Yarra Valley Water, a utility in Melbourne, Australia, has recently implemented one of the most innovative, customer-centric, workflow and image-enabled business processes in the world. One of three new water retailers created through recent government restructuring, Yarra Valley Water recently installed document imaging, COLD and workflow to provide customers (law firms and plumbers) with on-line access to property sewage plans and associated mapping information. Law firms can access Yarra Valley's system via modem to submit property requests and receive property information on-line, with a money back guarantee for service levels, while independent plumbers can access Yarra Valley Water from eight plumbing supply facilities, receive information electronically without intervention, and pay on-the-spot for the service. Yarra Valley Water's vision in providing "any time, any place" customer support sets the standard for companies seeking to implement document imaging, COLD and workflow.
Seventh Path-Look Beyond Conventional Wisdom When Implementing Technology
Following conventional wisdom often leads to conventional systems that, while generating benefits, do not shift the competitive ground for an industry. Visionaries often challenge conventional wisdom, or are not content to live within its constraints. Some of the "truisms" that the 1996 award winners challenged include:
Martinair Holland, a Dutch airline, recently installed an imaging system to automate flight coupon retrieval. The system involves high speed scanning of flight coupons and OCR for high volume data entry. Through this installation, Martinair Holland has demonstrated that scanning items (e.g. flight coupons) and using OCR for indexing is not only viable, but can raise the bar for competitors by reducing the cost of back office ticket handling. Martinair Holland was successful in this project because careful attention was given to designing effective scanning and indexing procedures. User involvement was also key, since capture subsystems involve a significant amount of document preparation and quality assurance. By taking on the conventional wisdom, Martinair Holland set a new competitive standard within the Dutch airline industry.
Infocamere flew in the face of conventional wisdom from another perspective; it implemented a large scale, multi-site imaging system utilizing a number of image delivery mechanisms, including fax, e-mail, DAT tape, CD-R, and image transfer via wide area networks. Companies frequently shy away from large-scale, multi-site imaging installations because of concerns about network load and system performance. Companies that have this requirement, yet are reluctant to implement image delivery over WANs, should investigate alternative ways to capture and deliver images. In a very dramatic way, Infocamere showed it is possible to achieve large scale imaging in an exceedingly short time scale, and with significant benefits.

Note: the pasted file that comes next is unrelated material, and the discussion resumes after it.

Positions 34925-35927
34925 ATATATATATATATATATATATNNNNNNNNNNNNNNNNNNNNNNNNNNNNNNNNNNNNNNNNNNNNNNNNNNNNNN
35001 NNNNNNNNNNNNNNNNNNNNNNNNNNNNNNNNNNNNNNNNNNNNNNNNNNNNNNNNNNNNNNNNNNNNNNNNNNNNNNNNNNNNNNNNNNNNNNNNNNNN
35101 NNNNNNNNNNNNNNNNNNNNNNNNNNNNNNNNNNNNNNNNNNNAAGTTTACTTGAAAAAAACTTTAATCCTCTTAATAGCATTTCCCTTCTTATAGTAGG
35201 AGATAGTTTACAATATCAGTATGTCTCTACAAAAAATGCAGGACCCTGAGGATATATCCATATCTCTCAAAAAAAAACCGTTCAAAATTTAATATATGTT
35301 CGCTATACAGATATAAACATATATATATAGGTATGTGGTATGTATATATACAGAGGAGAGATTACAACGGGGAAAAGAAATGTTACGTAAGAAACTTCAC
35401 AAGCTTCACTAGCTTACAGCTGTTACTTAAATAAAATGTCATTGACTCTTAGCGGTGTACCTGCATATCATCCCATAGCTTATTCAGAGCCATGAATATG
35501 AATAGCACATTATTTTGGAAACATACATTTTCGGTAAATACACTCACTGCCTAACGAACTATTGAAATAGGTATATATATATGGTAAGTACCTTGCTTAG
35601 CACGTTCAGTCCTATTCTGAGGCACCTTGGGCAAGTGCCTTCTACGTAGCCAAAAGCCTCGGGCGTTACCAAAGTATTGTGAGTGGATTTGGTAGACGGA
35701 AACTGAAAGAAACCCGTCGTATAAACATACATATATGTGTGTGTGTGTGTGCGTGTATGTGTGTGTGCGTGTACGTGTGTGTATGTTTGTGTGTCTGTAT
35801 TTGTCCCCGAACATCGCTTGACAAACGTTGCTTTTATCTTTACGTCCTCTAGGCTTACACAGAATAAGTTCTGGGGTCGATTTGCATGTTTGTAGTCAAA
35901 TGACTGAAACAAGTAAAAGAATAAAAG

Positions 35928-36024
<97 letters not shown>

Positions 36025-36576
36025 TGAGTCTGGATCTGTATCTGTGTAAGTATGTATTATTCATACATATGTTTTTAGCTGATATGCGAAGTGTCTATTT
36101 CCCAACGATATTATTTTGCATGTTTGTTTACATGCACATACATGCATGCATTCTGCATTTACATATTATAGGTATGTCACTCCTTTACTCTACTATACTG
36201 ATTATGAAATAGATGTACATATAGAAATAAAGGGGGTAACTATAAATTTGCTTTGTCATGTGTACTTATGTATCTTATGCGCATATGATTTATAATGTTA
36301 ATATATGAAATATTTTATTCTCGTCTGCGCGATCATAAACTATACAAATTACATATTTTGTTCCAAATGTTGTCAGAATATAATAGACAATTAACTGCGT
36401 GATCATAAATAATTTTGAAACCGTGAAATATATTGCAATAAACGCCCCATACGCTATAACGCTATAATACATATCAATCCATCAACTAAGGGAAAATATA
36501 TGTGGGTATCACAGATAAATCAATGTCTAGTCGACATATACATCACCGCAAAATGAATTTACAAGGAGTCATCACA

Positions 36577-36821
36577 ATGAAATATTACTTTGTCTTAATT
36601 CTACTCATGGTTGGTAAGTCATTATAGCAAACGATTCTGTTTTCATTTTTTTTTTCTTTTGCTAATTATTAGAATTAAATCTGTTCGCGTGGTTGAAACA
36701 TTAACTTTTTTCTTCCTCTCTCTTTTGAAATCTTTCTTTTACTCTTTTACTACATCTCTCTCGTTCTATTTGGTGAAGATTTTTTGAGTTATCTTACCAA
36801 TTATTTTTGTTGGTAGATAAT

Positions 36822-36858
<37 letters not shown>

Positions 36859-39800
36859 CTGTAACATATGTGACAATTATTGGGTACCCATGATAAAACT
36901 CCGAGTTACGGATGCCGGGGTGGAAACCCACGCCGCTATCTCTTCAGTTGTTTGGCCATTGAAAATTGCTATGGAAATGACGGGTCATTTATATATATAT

The conventional wisdom is that microfiche and optical storage do not mix-period. But to lower storage costs, Gak Netherlands, made extensive use of mixed media, including microfiche, roll film, CAR, Magneto Optical and CD-R. Since no vendor offers the comprehensive mix of storage media Gak Netherlands sought, the IT group within Gak Netherlands served as the internal systems integrator. Having gone this far, the integration group decided to integrate other third party software. For example, Gak Netherlands believed that work management would be better supported by integrating workflow with Baan's industrial logistics software, and by developing modeling tools in-house. This approach is definitely not the conventional approach for implementing imaging and workflow.
Several of the 1996 Excellence Award winners also successfully challenged the well-accepted belief that 75 percent of BPR projects fail. For example, when recent legislation shifted Gak Netherlands' customer base from 280,000 corporate customers to seven million individuals, Gak Netherlands decided to undergo extensive business process reengineering in an extremely short timescale. Not only did this project succeed, Gak Netherlands downsized the employers' insurance department by 50 percent (from 240 to 125 employees) while growing the customer base at an exponential rate. Similarly, Bank of America Asia Division's workflow and imaging project was \ by business process reengineering principles. In undertaking this project, the company developed a class for managers, IS and end users, focusing on technology concepts and reengineering principles. More than 300 individuals have taken this continuing class.
Moving the Goalposts in a Changing Competitive Environment
While today's visionaries have implemented technologies and applied the best management practices to achieve successful implementations, the competitive environment continues to change. The 1996 Gold winners-Capital Blue Cross, NYC Comptroller's, Yarra Valley Water, Gak Netherlands, and Infocamere-and the 1996 Silver winners-Trigon Blue Cross Blue Shield, Consolidated Edison, PPP healthcare, Martinair Holland and Bank of America Asia Division-represent today's most successful imaging and workflow installations.
But new projects are being planned, and even now, visionaries are in the midst of implementing systems and processes that will shift the competitive balance in their industries. Companies seeking to mirror the successes of proven winners should not merely emulate these installations, but anticipate where the document management and workflow markets are going. Future directions include migrating workflow and document management solutions to the web; expanding document management beyond text and image to incorporate video and sound; allowing customers to submit electronic documents via the internet; workflow-enabling processes between trading partners and customers; and integrating workflow with electronic commerce.